McAfee offers another unusual plus in its so-called virus protection pledge. This is an assurance that if you get a virus they promise to “remove it or you’ll get your money back – guaranteed.” We would rather our antivirus didn’t allow us to get infected in the first place, but it’s good to know the help will be there if you need it.
At the time of writing, there’s no trial available for McAfee Total Protection. Instead you’ll get a 30-day build of McAfee LiveSafe. That’s not ideal, but the interface and technology is essentially the same, and it won’t prevent you from fully evaluating the product.
Setup is trouble-free. The installer downloads and installs its files without complaining about ‘incompatible’ software or hassling about options or settings. The setup program even minimises itself to stay out of your way, and you can carry on with something else while it works.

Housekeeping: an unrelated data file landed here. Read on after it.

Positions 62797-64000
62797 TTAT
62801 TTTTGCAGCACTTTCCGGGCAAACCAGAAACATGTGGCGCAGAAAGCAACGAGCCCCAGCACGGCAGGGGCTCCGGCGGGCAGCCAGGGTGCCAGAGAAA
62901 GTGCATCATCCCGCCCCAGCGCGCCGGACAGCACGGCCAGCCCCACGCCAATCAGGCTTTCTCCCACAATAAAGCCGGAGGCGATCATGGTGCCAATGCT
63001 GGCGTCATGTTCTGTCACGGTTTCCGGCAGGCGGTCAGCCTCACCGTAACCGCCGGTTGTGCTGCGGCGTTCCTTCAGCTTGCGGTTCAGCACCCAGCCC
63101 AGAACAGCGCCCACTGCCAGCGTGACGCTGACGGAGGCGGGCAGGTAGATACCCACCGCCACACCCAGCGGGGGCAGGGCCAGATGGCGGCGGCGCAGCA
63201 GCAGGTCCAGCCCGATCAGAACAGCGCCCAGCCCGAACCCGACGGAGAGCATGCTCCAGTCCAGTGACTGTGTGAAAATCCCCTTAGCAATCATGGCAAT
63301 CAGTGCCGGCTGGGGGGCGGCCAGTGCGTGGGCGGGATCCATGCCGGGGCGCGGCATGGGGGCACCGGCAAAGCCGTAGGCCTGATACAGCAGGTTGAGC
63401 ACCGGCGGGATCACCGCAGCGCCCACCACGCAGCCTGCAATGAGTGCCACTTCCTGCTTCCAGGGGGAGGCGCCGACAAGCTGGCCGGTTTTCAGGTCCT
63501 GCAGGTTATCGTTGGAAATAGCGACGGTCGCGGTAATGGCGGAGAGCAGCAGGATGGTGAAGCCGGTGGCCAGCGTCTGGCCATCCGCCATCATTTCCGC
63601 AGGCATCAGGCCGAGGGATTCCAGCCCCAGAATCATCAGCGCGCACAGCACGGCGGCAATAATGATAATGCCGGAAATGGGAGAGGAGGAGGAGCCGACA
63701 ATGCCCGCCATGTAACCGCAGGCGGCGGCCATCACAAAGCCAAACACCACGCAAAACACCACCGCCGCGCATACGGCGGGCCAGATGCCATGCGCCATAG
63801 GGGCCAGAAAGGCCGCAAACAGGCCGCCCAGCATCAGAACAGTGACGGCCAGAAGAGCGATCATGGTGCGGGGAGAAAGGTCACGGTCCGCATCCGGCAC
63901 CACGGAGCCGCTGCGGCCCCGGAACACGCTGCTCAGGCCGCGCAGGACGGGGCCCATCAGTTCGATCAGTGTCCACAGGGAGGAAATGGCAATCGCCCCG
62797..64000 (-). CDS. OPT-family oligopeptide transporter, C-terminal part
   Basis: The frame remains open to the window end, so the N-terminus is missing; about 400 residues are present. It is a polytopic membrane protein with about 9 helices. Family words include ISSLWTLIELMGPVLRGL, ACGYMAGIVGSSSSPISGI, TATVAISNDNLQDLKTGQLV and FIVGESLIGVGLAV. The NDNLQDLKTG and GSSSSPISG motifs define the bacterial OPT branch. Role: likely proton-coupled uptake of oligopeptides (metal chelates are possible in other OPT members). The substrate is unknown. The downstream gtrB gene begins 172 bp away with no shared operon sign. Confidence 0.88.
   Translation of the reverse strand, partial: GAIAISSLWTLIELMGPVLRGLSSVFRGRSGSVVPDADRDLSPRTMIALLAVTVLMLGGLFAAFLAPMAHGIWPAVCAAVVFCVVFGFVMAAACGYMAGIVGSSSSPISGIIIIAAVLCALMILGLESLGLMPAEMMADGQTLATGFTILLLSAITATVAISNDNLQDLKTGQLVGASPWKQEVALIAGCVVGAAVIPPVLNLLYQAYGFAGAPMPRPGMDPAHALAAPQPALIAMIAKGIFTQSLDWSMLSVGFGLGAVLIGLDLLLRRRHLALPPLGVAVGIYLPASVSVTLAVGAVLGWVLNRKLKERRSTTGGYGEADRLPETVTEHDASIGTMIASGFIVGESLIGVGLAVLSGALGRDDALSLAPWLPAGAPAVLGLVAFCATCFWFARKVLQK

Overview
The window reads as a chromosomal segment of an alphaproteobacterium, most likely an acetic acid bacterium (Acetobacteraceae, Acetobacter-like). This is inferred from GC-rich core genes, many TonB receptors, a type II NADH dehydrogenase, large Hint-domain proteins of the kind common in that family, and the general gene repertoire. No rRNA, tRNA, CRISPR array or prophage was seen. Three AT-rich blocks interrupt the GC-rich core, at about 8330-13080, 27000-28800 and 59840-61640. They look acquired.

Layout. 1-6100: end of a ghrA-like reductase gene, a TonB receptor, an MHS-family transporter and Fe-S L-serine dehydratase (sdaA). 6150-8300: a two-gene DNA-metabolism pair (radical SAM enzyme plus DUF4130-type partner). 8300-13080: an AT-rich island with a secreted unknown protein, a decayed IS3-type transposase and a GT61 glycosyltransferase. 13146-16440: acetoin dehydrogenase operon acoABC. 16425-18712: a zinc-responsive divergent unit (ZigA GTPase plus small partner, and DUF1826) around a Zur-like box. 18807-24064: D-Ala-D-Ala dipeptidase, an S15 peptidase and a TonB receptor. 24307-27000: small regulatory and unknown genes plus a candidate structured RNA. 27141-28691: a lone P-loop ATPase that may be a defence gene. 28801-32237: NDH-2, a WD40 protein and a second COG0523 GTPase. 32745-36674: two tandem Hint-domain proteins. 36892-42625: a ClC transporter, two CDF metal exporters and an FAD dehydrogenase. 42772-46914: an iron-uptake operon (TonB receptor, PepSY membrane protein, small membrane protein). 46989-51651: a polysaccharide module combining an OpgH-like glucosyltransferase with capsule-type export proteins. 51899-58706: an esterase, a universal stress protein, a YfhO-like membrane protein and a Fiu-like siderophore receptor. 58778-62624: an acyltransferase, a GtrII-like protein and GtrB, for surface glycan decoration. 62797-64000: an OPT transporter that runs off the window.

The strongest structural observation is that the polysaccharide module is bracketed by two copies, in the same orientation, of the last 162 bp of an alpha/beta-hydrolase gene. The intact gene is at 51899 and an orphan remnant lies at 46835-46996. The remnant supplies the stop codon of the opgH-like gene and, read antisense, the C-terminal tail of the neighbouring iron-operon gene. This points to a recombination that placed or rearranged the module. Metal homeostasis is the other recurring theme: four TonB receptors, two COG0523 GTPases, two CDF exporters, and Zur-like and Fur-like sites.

Once the process is complete you must hand over your email address to create an account, but even this is simpler than usual. You’re not taken to the website to fill in a form, you don’t have to click a link in a confirmation email: just type your email address in a box, and that’s it.
A first-run dialog box helps to complete installation by automating various initial tasks: downloading updates, turning on the firewall, running a first scan, and so on. It’s a welcome step for beginners and anyone in a hurry, and experts can skip it if they prefer.